The present corporation credits its founding to franchised businessman Ray Kroc on April 15, 1955.[28] This was in fact the ninth opened McDonald's restaurant overall, although this location was destroyed and rebuilt in 1984.[clarification needed] Kroc was recorded as being an aggressive business partner, driving the McDonald brothers out of the industry.[29]

Kroc and the McDonald brothers fought for control of the business, as documented in Kroc's autobiography. In 1961, he purchased the McDonald brothers' equity in the company and began the company's worldwide reach.[30] The sale cost Kroc $2.7 million, a huge sum during that time.[29] The San Bernardino restaurant was eventually torn down in 1971, and the site was sold to the Juan Pollo chain in 1998. This area serves as headquarters for the Juan Pollo chain, and a McDonald's and Route 66 museum.[31] With the expansion of McDonald's into many international markets, the company has become a symbol of globalization and the spread of the American way of life.[32] Its prominence has made it a frequent topic of public debates about obesity, corporate ethics, and consumer responsibility.


Main article: List of McDonald's products
File:HK Kln Bay Telford Plaza McDonalds Restaurant McSPICY Chicken Filet French fries Nov-2014 Love mark sign n coke.jpg

French fries, a soft drink, McSpicy Chicken Fillet, and tomato ketchup packet

McDonald's predominantly sells hamburgers, various types of chicken, chicken sandwiches (chicken burgers), French fries, soft drinks, breakfast items, and desserts. In most markets, McDonald's offers salads and vegetarian items, wraps and other localized fare. On a seasonal basis, McDonald's offers the McRib sandwich. Some speculate the seasonality of the McRib adds to its appeal.[33] During March of each year, McDonald's offers a Shamrock Shake to honor Saint Patrick's Day.[34]

In addition, the chain also sells some items within the United States on a regional basis; for example, the Hatch Green Chile Double Cheeseburger, which is topped with New Mexico green chile, is only available in the southwestern state of New Mexico.[35][36]

Products are offered as either "dine-in" (where the customer opts to eat in the restaurant) or "take-out" (where the customer opts to take the food off the premises). "Dine-in" meals are provided on a plastic tray with a paper insert on the floor of the tray. "Take-out" meals are usually delivered with the contents enclosed in a distinctive McDonald's-branded brown paper bag. In both cases, the individual items are wrapped or boxed as appropriate.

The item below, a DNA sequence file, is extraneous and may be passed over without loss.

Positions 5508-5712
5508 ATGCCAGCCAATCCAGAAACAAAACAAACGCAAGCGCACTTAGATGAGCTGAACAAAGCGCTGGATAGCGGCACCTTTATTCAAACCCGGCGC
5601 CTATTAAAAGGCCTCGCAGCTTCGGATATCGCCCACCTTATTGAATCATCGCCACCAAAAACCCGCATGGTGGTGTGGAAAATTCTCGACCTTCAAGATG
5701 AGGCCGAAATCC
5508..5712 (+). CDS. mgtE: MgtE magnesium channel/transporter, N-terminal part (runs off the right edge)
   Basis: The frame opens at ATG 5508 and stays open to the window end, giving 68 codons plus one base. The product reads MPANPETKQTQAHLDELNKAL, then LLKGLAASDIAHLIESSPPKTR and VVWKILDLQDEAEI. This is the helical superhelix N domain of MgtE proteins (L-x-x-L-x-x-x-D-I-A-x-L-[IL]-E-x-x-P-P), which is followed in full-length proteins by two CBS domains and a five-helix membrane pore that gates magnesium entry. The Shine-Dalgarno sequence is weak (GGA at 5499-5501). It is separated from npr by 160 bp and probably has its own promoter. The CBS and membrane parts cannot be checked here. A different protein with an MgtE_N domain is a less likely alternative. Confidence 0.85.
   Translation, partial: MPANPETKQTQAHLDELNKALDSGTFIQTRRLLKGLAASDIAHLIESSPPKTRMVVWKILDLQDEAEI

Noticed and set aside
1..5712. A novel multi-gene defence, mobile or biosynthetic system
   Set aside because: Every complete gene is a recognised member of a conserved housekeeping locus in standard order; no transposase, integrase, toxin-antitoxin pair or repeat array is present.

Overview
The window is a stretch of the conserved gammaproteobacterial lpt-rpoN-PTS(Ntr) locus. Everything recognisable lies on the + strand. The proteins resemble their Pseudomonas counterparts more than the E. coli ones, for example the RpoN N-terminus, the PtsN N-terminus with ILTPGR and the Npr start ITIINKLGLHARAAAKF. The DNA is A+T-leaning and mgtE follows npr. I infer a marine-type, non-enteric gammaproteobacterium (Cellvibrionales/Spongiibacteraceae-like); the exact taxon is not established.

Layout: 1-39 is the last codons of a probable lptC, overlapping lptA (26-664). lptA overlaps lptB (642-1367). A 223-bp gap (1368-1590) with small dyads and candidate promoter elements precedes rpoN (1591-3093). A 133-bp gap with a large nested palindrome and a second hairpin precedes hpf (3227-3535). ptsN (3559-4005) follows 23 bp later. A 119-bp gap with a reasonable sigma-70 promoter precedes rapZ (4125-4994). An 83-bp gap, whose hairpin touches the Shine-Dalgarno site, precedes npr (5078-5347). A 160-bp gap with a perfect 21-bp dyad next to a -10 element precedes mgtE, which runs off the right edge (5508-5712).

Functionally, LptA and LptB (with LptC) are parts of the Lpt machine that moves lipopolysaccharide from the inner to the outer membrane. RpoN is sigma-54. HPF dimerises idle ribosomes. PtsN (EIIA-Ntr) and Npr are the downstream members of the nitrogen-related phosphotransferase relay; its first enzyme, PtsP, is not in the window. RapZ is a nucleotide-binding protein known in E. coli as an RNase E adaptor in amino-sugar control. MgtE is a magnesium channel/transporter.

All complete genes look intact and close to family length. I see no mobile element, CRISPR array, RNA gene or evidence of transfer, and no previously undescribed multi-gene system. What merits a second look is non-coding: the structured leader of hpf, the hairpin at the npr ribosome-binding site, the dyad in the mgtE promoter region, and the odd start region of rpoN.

Since Steve Easterbrook became CEO of the company, McDonald's has streamlined the menu which in the United States contained nearly 200 items. The company has looked to introduce healthier options, and removed high-fructose corn syrup from hamburger buns. The company has removed artificial preservatives from Chicken McNuggets,[37] replacing chicken skin, safflower oil and citric acid found in Chicken McNuggets with pea starch, rice starch and powdered lemon juice.[38]

In September 2018, McDonald's USA announced that they no longer use artificial preservatives, flavors and colors entirely from seven classic burgers sold in the U.S., including the hamburger, cheeseburger, double cheeseburger, McDouble, Quarter Pounder with Cheese, double Quarter Pounder with Cheese and the Big Mac.[39][40] Nevertheless, the pickles will still be made with an artificial preservative, although customers can choose to opt out of getting pickles with their burgers.[41][42]

In November 2020, McDonald's announced McPlant, a plant-based burger, along with plans to develop additional meat alternative menu items that extend to chicken substitutes and breakfast sandwiches.[43][44] This announcement came after the successful testing of Beyond Meat plant based meat substitutes. In late 2022, McDonald's announced the addition of the Double McPlant at all restaurant in the United Kingdom and Ireland starting 4 January, due to the success of the McPlant.[45]

International menu variations[]

See also: International availability of McDonald's products
File:Croque McDo.jpg

A Croque McDo from France